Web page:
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Alarming Statistics Revealed: 75% of Women with Endometriosis Symptoms Delay Seeking Medical Help

Person with stomach pain
Endometriosis symptoms can include pelvic discomfort and painful periods (Alamy/PA)

Symptoms can include pelvic pain, agonising periods and difficulty conceiving – but it can take years to get a diagnosis. By Prudence Wade.

Three in four women and those assigned female at birth would not go to a doctor with potential endometriosis symptoms, according to new research.

To mark Endometriosis Action Month in March, the charity Endometriosis UK is urging anyone with potential symptoms to visit their GP.

Research suggests more than a fifth of people worry doctors might not take the symptoms seriously, and many don’t feel comfortable talking about periods and menstrual health with family, friends, colleagues or medics.

Three-quarters (75%) of respondents said they would put off seeing a doctor if they were experiencing painful periods which were interfering with day-to-day activities – this number rises to 92% of those aged between 16 and 34.

Among those who are reluctant to see a doctor, 24% said it was because they think painful periods are part of life, and 23% didn’t think it was serious enough to bother a GP with.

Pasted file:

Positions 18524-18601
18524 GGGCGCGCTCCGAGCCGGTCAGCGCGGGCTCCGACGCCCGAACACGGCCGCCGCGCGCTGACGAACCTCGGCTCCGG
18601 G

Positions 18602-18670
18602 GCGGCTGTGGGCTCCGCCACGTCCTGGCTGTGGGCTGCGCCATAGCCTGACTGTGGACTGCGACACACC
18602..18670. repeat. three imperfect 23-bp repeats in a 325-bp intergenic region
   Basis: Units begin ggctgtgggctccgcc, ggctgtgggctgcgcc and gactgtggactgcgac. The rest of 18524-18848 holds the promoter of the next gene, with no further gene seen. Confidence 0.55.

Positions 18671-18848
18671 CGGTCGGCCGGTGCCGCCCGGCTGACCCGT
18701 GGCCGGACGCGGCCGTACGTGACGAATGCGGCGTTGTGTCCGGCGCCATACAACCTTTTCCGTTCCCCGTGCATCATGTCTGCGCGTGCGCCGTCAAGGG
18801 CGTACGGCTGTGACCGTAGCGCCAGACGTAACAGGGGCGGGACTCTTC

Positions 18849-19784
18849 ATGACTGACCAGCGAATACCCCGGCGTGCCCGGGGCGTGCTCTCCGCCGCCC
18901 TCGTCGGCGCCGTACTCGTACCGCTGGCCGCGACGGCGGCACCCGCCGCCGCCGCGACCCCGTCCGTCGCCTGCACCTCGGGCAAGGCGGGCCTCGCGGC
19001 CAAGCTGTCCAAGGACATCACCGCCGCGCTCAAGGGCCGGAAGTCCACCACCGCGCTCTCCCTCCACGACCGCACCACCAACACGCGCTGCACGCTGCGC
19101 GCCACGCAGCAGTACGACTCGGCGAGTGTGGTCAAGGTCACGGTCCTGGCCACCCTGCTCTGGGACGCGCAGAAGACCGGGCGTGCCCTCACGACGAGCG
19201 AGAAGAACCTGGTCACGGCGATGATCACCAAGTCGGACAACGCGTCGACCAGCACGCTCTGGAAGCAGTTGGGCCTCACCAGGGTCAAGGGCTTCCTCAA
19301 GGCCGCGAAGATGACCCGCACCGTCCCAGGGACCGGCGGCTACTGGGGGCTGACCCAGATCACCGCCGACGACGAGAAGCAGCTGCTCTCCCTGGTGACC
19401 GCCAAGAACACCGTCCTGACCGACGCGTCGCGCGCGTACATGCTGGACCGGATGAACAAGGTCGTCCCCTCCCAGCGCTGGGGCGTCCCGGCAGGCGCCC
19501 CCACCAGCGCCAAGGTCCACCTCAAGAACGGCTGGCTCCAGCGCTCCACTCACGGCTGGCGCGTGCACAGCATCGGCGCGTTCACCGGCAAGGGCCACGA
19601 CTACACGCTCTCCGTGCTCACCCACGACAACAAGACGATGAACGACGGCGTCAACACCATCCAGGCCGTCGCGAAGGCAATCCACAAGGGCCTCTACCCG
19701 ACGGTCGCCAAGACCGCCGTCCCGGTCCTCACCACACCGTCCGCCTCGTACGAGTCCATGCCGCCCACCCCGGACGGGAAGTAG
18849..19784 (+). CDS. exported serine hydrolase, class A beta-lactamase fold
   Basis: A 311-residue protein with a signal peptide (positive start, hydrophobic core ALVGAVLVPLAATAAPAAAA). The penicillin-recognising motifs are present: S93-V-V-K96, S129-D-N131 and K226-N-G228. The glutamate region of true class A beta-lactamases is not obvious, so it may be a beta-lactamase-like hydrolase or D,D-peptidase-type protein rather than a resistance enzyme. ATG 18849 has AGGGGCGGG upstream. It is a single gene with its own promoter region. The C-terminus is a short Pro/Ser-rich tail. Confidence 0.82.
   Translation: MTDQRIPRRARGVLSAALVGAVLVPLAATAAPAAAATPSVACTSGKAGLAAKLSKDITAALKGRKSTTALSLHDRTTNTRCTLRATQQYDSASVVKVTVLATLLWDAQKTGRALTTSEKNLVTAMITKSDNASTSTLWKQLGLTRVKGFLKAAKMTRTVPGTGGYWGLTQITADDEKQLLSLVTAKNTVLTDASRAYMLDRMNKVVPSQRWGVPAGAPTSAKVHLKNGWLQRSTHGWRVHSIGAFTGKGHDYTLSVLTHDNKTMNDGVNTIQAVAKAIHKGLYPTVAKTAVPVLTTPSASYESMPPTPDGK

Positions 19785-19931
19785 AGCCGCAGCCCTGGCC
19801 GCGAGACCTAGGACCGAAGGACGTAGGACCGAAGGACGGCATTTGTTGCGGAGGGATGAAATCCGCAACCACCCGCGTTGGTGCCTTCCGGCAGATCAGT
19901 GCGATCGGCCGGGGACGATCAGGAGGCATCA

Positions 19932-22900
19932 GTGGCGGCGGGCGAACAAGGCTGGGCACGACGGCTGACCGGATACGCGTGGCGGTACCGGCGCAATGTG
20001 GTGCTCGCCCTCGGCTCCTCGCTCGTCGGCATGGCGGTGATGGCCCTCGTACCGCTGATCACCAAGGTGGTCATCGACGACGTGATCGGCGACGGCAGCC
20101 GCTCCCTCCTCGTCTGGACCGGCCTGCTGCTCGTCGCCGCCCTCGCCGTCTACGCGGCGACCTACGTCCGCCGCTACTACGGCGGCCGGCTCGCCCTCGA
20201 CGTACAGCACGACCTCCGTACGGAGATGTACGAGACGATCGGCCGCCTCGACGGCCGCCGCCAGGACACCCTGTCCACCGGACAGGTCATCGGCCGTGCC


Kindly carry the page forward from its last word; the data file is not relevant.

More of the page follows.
Endometriosis is where cells similar to those in the uterus are found elsewhere in the body. These cells follow the menstrual cycle similar to those in the womb – building up and breaking down – but the blood has no way to escape, leading to inflammation, pain and scar tissue.

It affects approximately one in 10 women and those assigned female at birth in the UK.

Symptoms vary from person to person and range in severity. Common symptoms include pelvic pain, painful periods, pain during or after sex, pain when urinating, painful bowel movements, fatigue and difficulty getting pregnant.

We cannot continue to ignore and normalise the sometimes debilitating symptoms of endometriosis

Emma Cox, CEO of Endometriosis UK

Emma Cox, CEO of Endometriosis UK, says: “If you’re experiencing chronic pelvic pain or other symptoms of endometriosis, talk to your GP.

“In the past, endometriosis symptoms may have been shrugged off as ‘normal’ or ‘not serious’ – these myths are slowly but surely being eradicated, although there is still a long way to go. Keeping a pain and symptoms diary can help when speaking to your GP, helping them understand what you’re experiencing and supporting a diagnosis.”

Cox says the findings of the survey – taken from 2,000 UK respondents – should be a “wake-up call” for governments and the NHS.

She says: “We cannot continue to ignore and normalise the sometimes debilitating symptoms of endometriosis, and the impact of this disease and other menstrual health conditions. With an average time to diagnosis of eight years, urgent action is needed to ensure all those affected by endometriosis have a prompt diagnosis and access to the right care.”

Endometriosis UK is calling for the NHS and Governments to make sure healthcare practitioners recognise the symptoms, and pathways and services are improved.


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